This opinion will be unpublished and
may not be cited except as provided by
Minn. Stat. §subd. 3 (1994).


Ernest R. Jacobsen,


Auto Owners Insurance Company,

Filed September 17, 1996

Toussaint, Chief Judge

Stearns County District Court
File No. C7-95-004023

Geo. David Roes, Roes, Larsen & Kierman, P.A., 99 Oak Avenue North, P.O. Box 279, Annandale, MN 55302 (for respondent)

Thomas E. Emmer, Palmer, Hanjani, Barkley, Barley & Emmer, 110 West Railway Street, P.O. Box 385, Loretto, MN 55357 (for appellant)

Considered and decided by Amundson, Presiding Judge, Toussaint, Chief Judge, and Peterson, Judge.


TOUSSAINT, Chief Judge
Appellant Auto Owners Insurance Company (Auto Owners), a no-fault insurer, suspended no-fault benefits to respondent Ernest R. Jacobsen after he refused to attend two independent medical examinations (IMEs). Jacobsen filed a petition for arbitration to recover no-fault wage loss benefits. The arbitrator found Jacobsen was entitled to and awarded wage loss benefits. The district court denied Auto Owners' motion to vacate. Auto Owners contends the district court erred in affirming the arbitrator's award and claims the arbitrator lacked jurisdiction and improperly decided a question of law. Because we find that the arbitrator had jurisdiction to resolve the dispute and that the record supports Jacobson's wage loss claims, we affirm.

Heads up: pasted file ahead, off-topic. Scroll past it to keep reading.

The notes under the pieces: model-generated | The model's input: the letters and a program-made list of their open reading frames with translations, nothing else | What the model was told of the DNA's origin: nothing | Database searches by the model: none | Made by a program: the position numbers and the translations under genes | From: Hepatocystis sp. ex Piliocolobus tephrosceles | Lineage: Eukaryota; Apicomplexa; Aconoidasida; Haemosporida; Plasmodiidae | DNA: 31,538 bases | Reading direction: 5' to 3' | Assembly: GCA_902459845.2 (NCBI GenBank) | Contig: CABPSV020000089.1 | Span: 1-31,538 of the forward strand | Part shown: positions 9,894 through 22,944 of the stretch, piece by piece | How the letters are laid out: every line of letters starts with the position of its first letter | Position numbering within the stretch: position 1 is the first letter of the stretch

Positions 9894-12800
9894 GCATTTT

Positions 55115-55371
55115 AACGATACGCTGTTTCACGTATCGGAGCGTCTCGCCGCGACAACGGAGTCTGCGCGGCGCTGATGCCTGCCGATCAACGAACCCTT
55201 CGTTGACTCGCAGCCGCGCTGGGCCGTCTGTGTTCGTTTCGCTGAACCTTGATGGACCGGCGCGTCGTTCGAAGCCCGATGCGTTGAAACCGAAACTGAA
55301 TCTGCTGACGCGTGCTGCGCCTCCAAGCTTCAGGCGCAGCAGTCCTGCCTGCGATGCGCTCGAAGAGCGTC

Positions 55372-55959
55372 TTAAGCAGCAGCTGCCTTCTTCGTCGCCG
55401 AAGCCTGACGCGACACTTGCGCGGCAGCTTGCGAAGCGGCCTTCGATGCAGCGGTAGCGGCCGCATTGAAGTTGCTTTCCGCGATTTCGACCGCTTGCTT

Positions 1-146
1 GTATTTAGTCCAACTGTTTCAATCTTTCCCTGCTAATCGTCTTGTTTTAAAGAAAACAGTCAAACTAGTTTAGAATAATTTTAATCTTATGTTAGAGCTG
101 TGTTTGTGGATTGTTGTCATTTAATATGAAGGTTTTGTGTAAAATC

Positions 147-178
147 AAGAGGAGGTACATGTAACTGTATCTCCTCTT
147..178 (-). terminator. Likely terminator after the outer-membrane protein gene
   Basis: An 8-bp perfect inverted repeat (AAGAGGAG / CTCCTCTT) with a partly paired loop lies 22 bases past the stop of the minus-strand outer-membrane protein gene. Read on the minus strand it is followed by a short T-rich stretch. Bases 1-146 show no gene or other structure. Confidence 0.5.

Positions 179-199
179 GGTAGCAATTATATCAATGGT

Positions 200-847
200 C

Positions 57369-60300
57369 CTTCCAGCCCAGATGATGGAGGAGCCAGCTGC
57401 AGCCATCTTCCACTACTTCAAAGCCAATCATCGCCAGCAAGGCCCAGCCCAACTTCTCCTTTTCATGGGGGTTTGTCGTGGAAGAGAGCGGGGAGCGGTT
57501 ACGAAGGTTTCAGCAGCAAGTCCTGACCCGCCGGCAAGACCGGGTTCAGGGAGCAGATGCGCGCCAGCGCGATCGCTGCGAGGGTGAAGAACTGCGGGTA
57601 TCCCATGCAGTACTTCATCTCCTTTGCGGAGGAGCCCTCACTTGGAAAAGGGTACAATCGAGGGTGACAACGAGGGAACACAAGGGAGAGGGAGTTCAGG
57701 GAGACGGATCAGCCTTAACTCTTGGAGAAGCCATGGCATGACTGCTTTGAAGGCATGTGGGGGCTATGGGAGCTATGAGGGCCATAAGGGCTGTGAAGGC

Auto Owners, as the party seeking to vacate the arbitrator's award, has the burden to prove that the award is invalid. National Indem. Co. v. Farm Bureau Mut. Ins. Co., 348 N.W.2d 748, 750 (Minn. 1984). The court makes "[e]very reasonable presumption" in favor of the finality and validity of the arbitrator's award. Id. In cases involving the no-fault statute, "arbitrators are limited to deciding issues of fact, leaving the interpretation of the law to the courts." Johnson v. American Family Mut. Ins. Co., 426 N.W.2d 419, 421 (Minn. 1988). "Only where the arbitrators have clearly exceeded their powers must a court vacate an award." National Indem. Co., 348 N.W.2d at 750. See Minn. Stat. §subd. 1(3) (1994) (court shall vacate award when arbitrator has exceeded powers).